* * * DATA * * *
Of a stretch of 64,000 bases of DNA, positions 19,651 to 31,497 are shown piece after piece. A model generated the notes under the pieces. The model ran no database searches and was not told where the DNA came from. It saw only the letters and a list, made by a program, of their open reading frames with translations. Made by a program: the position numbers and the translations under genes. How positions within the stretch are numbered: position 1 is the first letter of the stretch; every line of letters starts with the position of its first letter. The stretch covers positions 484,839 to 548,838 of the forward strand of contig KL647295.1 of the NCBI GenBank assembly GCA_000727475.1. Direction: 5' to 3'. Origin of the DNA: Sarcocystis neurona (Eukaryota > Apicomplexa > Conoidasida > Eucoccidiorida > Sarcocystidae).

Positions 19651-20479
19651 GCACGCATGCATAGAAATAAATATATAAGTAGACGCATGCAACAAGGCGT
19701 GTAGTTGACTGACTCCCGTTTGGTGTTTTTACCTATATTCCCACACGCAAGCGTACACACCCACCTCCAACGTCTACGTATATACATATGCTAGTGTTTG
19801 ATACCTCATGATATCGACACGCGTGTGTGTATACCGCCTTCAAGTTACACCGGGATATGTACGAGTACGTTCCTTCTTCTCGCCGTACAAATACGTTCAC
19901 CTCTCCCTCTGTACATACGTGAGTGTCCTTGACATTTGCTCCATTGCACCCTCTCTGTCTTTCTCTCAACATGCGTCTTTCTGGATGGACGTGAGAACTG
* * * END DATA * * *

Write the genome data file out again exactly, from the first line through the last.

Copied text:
Of a stretch of 64,000 bases of DNA, positions 19,651 to 31,497 are shown piece after piece. A model generated the notes under the pieces. The model ran no database searches and was not told where the DNA came from. It saw only the letters and a list, made by a program, of their open reading frames with translations. Made by a program: the position numbers and the translations under genes. How positions within the stretch are numbered: position 1 is the first letter of the stretch; every line of letters starts with the position of its first letter. The stretch covers positions 484,839 to 548,838 of the forward strand of contig KL647295.1 of the NCBI GenBank assembly GCA_000727475.1. Direction: 5' to 3'. Origin of the DNA: Sarcocystis neurona (Eukaryota > Apicomplexa > Conoidasida > Eucoccidiorida > Sarcocystidae).

Positions 19651-20479
19651 GCACGCATGCATAGAAATAAATATATAAGTAGACGCATGCAACAAGGCGT
19701 GTAGTTGACTGACTCCCGTTTGGTGTTTTTACCTATATTCCCACACGCAAGCGTACACACCCACCTCCAACGTCTACGTATATACATATGCTAGTGTTTG
19801 ATACCTCATGATATCGACACGCGTGTGTGTATACCGCCTTCAAGTTACACCGGGATATGTACGAGTACGTTCCTTCTTCTCGCCGTACAAATACGTTCAC
19901 CTCTCCCTCTGTACATACGTGAGTGTCCTTGACATTTGCTCCATTGCACCCTCTCTGTCTTTCTCTCAACATGCGTCTTTCTGGATGGACGTGAGAACTG